Standard Test Methods for Determining Mechanical Integrity of Photovoltaic Modules
4.1 The useful life of photovoltaic modules may depend on their ability to withstand periodic exposure to high wind forces, cyclic loads induced by specific site conditions or shipment methods, high loads caused by accumulated snow and ice on the module surface, and twisting deflections caused by mounting to non-planar surfaces or structures. The effects on the module may be physical or electrical, or both. Most importantly, the effects may compromise the safety of the module, particularly in high voltage applications, or where the public may be exposed to broken glass or other debris.
4.2 These test methods describe procedures for mounting the test specimen, conducting the prescribed mechanical tests, and reporting the effects of the testing.
4.2.1 The mounting and fastening method shall comply with the manufacturer's recommendations as closely as possible. If slots or multiple mounting holes are provided on the module frame for optional mounting point capability, the worst-case mounting positions shall be selected in order to subject the module to the maximum stresses.
4.2.2 If an unframed module is being tested, the module shall be mounted in strict accordance with the manufacturer's instructions using the recommended attachment clips, brackets, fasteners or other hardware, and tightened to the specified torque.
4.2.3 The test specimen is mounted on a test base in a planar manner (unless specified otherwise), simulating a field mounting arrangement in order to ensure that modules are tested in a configuration that is representative of their use in the field.
4.2.4 During the twist test, the module is mounted in a manner simulating a non-planar field mounting where one of the fastening points is displaced to create an intentional twist of 1.2°.
4.3 Data obtained during testing may be used to evaluate and compare the effects of the simulated environments on the test specimens. These test methods require analysis of both visible effects and electrical performance effects.
4.3.1 Effects on modules may vary from no changes to significant changes. Some physical changes in the module may be visible even though there are no apparent electrical performance changes. Conversely, electrical performance changes may occur with no visible change in the module.
4.3.2 All conditions of measurement, effects of the test exposure, and any deviations from these test methods must be described in the report so that an assessment of their significance can be made.
4.4 If these test methods are being performed as part of a combined sequence with other mechanical or nonmechanical tests, the results of the final electrical test (7.2) and visual inspection (7.3) from one test may be used as the initial electrical test and visual inspection for the next test; duplication of these tests is unnecessary unless so specified.
4.5 Some module designs may not use any external metallic components and thus lack a ground point designation by the module manufacturer. In these cases, the ground path continuity test is not applicable.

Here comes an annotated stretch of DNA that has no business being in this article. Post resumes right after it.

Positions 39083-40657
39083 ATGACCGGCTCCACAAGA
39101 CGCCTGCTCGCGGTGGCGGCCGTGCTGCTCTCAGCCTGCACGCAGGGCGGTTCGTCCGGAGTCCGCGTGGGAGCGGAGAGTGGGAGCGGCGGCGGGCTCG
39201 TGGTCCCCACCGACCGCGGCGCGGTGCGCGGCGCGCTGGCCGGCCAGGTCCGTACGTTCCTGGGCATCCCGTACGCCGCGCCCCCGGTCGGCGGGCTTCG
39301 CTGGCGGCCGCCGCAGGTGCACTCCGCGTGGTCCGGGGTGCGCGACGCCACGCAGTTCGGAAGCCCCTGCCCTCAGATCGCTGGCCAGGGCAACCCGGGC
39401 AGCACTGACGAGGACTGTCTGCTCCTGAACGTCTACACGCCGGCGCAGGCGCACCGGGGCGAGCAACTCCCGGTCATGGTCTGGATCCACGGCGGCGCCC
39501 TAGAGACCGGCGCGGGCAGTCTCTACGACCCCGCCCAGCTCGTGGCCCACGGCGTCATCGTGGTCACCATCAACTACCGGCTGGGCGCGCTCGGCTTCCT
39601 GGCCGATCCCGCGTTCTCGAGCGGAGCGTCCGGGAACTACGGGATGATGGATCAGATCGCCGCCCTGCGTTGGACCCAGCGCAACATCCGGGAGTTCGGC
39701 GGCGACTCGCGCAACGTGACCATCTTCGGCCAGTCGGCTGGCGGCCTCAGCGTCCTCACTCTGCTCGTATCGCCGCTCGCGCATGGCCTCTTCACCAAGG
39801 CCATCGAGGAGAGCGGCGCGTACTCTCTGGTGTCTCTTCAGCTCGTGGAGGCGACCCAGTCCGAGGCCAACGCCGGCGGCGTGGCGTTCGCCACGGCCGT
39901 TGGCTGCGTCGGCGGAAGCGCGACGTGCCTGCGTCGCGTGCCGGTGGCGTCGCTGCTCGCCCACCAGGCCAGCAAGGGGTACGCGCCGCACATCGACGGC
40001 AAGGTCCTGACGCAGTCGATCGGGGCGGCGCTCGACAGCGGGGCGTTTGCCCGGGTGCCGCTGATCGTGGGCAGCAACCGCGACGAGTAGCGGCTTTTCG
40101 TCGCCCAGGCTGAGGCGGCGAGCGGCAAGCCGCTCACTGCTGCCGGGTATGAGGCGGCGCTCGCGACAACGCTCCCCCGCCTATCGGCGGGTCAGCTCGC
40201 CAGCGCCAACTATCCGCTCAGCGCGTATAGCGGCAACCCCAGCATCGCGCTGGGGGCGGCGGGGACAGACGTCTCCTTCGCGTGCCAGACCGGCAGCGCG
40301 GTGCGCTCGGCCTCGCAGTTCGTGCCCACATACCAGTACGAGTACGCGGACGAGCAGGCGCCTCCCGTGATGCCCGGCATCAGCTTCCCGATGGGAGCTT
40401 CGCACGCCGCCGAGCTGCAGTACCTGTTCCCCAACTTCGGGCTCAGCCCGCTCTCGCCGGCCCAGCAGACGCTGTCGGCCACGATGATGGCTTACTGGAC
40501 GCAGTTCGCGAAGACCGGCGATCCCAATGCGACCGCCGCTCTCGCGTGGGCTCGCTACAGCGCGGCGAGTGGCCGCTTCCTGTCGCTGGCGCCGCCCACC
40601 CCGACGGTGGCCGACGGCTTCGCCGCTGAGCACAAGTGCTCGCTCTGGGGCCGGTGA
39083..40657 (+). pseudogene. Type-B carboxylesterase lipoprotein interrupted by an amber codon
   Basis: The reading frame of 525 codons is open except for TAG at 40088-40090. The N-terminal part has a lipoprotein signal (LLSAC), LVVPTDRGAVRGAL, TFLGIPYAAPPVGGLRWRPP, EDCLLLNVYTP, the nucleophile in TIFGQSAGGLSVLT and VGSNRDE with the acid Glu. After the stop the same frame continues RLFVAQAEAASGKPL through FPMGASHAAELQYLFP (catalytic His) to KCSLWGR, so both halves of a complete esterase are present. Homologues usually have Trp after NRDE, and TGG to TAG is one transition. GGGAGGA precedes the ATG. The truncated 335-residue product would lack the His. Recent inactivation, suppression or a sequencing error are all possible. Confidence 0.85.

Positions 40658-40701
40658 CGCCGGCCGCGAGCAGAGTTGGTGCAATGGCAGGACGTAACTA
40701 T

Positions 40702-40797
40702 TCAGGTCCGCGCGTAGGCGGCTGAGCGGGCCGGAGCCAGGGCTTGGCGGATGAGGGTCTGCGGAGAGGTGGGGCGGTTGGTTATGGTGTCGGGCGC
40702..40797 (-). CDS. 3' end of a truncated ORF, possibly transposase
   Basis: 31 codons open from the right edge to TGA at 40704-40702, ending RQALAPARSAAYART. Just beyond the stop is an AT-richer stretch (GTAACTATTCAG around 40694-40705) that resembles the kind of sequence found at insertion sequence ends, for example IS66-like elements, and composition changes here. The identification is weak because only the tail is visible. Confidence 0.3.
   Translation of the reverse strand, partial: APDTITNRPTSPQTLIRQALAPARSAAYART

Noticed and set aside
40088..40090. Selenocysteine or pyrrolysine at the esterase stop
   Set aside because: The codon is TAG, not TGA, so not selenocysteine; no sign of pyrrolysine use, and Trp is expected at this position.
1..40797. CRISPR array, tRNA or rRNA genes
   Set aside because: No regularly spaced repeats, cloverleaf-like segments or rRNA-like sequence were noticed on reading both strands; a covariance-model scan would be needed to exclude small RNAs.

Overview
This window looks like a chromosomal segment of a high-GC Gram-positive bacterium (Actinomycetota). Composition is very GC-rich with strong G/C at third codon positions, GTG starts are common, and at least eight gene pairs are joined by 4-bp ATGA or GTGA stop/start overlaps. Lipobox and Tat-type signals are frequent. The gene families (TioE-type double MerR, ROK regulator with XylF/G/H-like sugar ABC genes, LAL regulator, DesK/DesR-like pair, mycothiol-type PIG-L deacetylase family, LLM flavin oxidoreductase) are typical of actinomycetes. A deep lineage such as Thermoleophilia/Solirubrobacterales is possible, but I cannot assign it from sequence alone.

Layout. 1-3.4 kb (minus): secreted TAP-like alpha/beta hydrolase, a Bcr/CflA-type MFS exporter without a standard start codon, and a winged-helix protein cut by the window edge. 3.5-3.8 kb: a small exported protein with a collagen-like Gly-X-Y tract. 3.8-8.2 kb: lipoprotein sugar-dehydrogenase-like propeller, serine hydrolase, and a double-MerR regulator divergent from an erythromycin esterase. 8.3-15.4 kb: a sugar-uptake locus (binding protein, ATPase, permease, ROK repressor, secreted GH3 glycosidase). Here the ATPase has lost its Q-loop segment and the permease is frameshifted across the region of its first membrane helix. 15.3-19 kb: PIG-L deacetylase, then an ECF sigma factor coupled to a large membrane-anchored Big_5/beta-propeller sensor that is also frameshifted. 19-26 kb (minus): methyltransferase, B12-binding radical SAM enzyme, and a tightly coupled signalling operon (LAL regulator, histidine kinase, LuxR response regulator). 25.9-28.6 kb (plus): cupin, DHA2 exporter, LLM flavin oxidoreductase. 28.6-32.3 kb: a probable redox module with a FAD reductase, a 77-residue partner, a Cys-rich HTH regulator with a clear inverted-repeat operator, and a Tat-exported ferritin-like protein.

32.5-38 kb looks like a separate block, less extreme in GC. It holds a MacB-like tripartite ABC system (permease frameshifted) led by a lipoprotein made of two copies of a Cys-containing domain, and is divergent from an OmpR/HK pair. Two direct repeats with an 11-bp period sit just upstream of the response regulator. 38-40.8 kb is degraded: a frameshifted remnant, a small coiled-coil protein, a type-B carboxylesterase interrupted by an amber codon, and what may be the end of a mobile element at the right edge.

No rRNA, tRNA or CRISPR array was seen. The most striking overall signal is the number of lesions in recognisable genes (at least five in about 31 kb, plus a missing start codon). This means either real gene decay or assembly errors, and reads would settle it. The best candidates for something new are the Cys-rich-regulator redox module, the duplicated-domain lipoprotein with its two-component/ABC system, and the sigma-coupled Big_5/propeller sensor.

1.1 These test methods cover procedures for determining the ability of photovoltaic modules to withstand the mechanical loads, stresses and deflections used to simulate, on an accelerated basis, high wind conditions, heavy snow and ice accumulation, and non-planar installation effects.
1.1.1 A static load test to 2400 Pa is used to simulate wind loads on both module surfaces.
1.1.2 A static load test to 5400 Pa is used to simulate heavy snow and ice accumulation on the module front surface.
1.1.3 A twist test is used to simulate the non-planar mounting of a photovoltaic module by subjecting it to a twist angle of 1.2°.
1.1.4 A cyclic load test of 10 000 cycles duration and peak loading to 1440 Pa is used to simulate dynamic wind or other flexural loading. Such loading might occur during shipment or after installation at a particular location.
1.2 These test methods define photovoltaic test specimens and mounting methods, and specify parameters that must be recorded and reported.
1.3 Any individual mechanical test may be performed singly, or may be combined into a test sequence with other mechanical or nonmechanical tests, or both. Certain preconditioning test methods such as annealing or light soaking may also be necessary or desirable as a part of such a sequence. However, the determination of such test sequencing and preconditioning is beyond the scope of these test methods.
1.4 These test methods do not establish pass or fail levels. The determination of acceptable or unacceptable results is beyond the scope of these test methods.
1.5 These test methods do not apply to concentrator modules.
1.6 The values stated in SI units are to be regarded as standard. No other units of measurement are included in this standard.
1.7 The following precautionary caveat pertains only to the hazards portion, Section 6, and the warning statements, 220.127.116.11 and 18.104.22.168, of these test methods.This standard does not purport to address all of the safety concerns, if any, associated with its use. It is the responsibility of the user of this standard to establish appropriate safety, health, and environmental practices and determine the applicability of regulatory limitations prior to use.
1.8 This international standard was developed in accordance with internationally recognized principles on standardization established in the Decision on Principles for the Development of International Standards, Guides and Recommendations issued by the World Trade Organization Technical Barriers to Trade (TBT) Committee.
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